2. Illustrate an understanding of the roles, duties, and structural characteristics of the executive, legislative, and judicial branches in the US government
  3. Analyze how American political institutions and individual behaviors interact to create political outcomes, with an awareness of the global context.
  4. Define the function of political parties, interest groups, public opinion, and the media.
  5. Interpret how American’s political history, constitutional structure, and political culture contribute to the state of contemporary American democracy.

This is a Universal Education Transfer Component (UGETC) course.

POL 130 State & Local Government- 3 Credit Hours

Prerequisites: Take one: ENG 095, RED 090, DRE 098 or ENG 111

  • Corequisites: None

This course includes state and local political institutions and practices in the context of American federalism.  Emphasis is placed on procedural and policy differences as well as political issues in state, regional, and local governments of North Carolina.  Upon completion, students should be able to identify and discuss various problems associated with intergovernmental politics and their effect on the community and the individual.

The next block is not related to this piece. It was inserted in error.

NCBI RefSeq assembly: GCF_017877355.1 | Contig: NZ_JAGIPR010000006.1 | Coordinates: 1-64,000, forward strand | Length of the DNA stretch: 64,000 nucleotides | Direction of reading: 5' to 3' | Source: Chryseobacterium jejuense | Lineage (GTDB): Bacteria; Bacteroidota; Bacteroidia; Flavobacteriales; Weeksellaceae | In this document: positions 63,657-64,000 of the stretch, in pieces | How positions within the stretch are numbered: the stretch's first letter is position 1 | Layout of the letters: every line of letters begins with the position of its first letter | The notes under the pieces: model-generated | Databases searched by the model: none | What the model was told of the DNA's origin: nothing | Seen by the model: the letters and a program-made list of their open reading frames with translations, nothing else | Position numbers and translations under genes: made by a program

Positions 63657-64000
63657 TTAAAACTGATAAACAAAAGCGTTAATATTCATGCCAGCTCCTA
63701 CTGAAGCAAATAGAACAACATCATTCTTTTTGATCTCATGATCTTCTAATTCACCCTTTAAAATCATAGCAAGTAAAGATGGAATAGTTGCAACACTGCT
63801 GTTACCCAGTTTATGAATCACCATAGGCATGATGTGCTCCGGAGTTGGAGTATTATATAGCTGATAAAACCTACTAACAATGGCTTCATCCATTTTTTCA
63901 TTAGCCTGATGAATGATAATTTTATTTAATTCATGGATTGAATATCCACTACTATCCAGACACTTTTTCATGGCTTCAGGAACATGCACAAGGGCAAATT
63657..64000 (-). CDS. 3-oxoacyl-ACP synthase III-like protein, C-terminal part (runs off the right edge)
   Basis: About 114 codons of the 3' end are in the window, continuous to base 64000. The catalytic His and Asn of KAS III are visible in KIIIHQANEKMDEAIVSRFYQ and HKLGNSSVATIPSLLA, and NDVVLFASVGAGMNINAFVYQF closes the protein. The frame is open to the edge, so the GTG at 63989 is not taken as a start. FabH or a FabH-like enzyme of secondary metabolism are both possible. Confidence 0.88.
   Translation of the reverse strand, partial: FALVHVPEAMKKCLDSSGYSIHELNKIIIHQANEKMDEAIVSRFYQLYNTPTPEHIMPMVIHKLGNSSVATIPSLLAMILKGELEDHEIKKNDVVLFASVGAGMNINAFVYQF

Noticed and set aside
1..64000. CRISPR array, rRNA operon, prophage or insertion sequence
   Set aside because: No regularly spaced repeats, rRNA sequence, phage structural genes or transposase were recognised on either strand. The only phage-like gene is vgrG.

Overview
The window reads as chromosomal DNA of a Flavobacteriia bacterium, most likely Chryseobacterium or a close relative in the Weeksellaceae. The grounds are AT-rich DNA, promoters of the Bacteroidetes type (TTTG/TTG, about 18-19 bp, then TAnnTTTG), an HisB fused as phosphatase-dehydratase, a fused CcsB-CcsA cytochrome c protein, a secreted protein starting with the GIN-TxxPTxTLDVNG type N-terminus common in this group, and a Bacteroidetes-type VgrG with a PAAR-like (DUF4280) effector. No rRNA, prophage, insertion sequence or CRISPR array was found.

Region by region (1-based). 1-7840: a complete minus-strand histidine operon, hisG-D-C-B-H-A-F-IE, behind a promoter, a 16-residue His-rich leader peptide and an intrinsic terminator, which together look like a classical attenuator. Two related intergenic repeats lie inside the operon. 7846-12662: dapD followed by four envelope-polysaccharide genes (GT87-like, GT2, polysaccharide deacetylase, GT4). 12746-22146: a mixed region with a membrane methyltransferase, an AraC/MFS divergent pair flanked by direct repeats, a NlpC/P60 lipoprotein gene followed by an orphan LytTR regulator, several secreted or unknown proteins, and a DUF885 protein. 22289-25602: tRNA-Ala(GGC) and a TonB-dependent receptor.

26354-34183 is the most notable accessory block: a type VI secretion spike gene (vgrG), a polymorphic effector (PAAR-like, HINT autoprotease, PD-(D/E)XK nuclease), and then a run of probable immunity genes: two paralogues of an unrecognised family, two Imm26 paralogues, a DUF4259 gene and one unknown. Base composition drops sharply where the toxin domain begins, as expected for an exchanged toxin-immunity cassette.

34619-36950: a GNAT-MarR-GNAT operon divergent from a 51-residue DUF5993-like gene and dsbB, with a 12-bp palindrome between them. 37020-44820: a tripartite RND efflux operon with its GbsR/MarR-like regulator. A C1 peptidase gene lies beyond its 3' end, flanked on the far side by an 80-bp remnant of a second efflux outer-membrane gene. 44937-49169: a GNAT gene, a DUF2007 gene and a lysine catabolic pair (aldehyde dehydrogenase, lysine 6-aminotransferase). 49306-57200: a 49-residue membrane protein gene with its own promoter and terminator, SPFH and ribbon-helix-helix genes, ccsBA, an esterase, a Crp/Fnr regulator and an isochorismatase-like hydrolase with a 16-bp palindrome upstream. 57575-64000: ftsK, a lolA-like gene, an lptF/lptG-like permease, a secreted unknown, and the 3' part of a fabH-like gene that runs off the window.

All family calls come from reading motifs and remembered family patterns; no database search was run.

POL 210 Comparative Government – 3 Credit Hours

  • Prerequisites: Take one: ENG 095, RED 090, DRE 098 or ENG 111
  • Corequisites: None

This course provides a cross-national perspective on the government and politics of contemporary nations such as Great Britain, France, Germany, and Russia. Topics include each country’s historical uniqueness, key institutions, attitudes and ideologies, patterns of interaction, and current political problems. Upon completion, students should be able to identify and compare various nations’ governmental structures, processes, ideologies, and capacity to resolve major problems.